An A-Z Guide To The Search For Plato's Atlantis

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Joining The Dots


Joining The Dots

I have now published my new book, Joining The Dots, which offers a fresh look at the Atlantis mystery. I have addressed the critical questions of when, where and who, using Plato's own words, tempered with some critical thinking and a modicum of common sense.


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Jesmond, S.S.

S.S. Jesmond was the name of the British ship that allegedly discovered and landed on an uncharted island in the Atlantic in March 1882. Captain David Robson went ashore with a landing party who claimed to have found a variety of artefacts, including “bronze swords, rings, and mallets, together with carvings of birds and animals…..and what appeared to be a mummy enclosed in a stone case.” Many of the finds including the sarcophagus were brought back to the ship.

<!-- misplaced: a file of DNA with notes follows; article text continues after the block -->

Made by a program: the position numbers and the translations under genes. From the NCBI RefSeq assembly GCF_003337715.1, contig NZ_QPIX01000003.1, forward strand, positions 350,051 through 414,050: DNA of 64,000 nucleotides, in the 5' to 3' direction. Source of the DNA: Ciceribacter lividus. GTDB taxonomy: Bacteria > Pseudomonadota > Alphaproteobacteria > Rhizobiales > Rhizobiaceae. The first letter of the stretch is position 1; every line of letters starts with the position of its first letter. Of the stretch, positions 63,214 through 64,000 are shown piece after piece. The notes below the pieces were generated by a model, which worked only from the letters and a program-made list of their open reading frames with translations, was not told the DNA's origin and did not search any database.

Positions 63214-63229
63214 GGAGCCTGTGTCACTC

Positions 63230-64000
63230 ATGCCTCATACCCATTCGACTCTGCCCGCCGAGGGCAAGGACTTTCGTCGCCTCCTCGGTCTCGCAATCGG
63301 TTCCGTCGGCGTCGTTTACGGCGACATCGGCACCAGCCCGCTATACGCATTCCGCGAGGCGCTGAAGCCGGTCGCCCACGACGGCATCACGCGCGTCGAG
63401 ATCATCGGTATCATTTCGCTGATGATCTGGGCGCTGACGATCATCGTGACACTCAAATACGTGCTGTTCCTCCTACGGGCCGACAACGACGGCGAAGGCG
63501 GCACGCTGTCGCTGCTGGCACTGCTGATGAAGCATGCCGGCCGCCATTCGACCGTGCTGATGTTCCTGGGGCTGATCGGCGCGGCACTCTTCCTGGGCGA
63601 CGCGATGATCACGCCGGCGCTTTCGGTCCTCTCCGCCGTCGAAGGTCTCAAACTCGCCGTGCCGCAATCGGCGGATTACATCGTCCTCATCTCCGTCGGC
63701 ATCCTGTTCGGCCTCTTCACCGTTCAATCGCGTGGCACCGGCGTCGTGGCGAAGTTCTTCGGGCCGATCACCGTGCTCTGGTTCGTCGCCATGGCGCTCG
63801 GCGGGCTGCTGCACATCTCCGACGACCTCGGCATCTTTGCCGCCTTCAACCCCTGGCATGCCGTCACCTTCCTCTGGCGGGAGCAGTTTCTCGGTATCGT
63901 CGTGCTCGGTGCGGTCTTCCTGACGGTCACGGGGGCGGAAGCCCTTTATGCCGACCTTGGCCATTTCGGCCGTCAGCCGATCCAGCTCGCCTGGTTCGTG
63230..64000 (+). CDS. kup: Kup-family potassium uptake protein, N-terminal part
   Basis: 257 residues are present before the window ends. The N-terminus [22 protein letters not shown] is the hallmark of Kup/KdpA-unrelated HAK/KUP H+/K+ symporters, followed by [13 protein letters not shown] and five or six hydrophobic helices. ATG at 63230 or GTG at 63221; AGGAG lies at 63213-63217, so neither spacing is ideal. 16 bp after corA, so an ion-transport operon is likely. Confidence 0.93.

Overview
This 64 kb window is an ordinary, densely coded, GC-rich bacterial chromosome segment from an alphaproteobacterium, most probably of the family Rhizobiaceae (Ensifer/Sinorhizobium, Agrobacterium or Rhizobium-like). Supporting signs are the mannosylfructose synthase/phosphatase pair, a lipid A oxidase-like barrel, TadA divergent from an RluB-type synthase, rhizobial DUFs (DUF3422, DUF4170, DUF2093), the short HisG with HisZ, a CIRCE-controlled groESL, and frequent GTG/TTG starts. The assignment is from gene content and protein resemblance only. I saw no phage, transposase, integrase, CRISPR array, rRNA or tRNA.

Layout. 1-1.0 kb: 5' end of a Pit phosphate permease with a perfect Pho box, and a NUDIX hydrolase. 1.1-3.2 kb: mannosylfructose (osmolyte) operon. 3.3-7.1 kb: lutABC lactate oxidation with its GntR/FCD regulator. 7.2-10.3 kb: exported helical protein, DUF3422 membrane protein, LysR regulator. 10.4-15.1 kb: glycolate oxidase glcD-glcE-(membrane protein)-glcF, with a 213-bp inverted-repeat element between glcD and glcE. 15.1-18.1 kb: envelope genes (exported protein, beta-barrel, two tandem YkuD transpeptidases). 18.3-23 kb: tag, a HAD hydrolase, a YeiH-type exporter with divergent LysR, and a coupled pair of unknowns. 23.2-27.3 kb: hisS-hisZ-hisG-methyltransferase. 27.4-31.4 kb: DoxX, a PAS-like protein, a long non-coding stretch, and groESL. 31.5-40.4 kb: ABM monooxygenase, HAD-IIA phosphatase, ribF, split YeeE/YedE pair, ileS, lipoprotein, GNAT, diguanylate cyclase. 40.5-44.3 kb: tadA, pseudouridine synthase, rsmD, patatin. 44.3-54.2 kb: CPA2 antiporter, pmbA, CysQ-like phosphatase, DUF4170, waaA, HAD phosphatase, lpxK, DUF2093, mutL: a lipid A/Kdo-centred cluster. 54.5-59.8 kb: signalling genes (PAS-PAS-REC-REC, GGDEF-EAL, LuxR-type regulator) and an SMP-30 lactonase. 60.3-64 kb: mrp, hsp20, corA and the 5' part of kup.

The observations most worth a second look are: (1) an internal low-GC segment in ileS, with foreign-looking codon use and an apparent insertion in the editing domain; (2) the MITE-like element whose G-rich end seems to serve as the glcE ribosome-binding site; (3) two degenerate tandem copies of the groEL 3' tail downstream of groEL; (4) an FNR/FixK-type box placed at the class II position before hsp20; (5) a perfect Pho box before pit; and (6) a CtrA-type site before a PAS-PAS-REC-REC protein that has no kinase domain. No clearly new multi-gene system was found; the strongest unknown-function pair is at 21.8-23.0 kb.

The Times Picayune of New Orleans printed a report that it got from one of the sailors. The newspaper claimed that Captain Robson intended to present the objects brought on board to the British Museum on his return home.

This whole story raises many questions:

(i)   The island has not been seen since

(ii)   In the competitive merchant-shipping world of the 1880’s no captain would waste two days exploring any island.

(iii)  The British Museum has no record of receiving any such collection

(iv)  The log of the S.S. Jesmond was ‘destroyed’ during the London Blitz in 1940.

(v)    The New Orleans newspaper retracted their story afterwards.

(vi)   The S.S. Jesmond arrived in New Orleans on April 1st

(vii)  Ignatius Donnelly’s book Atlantis was published in  February 1882!!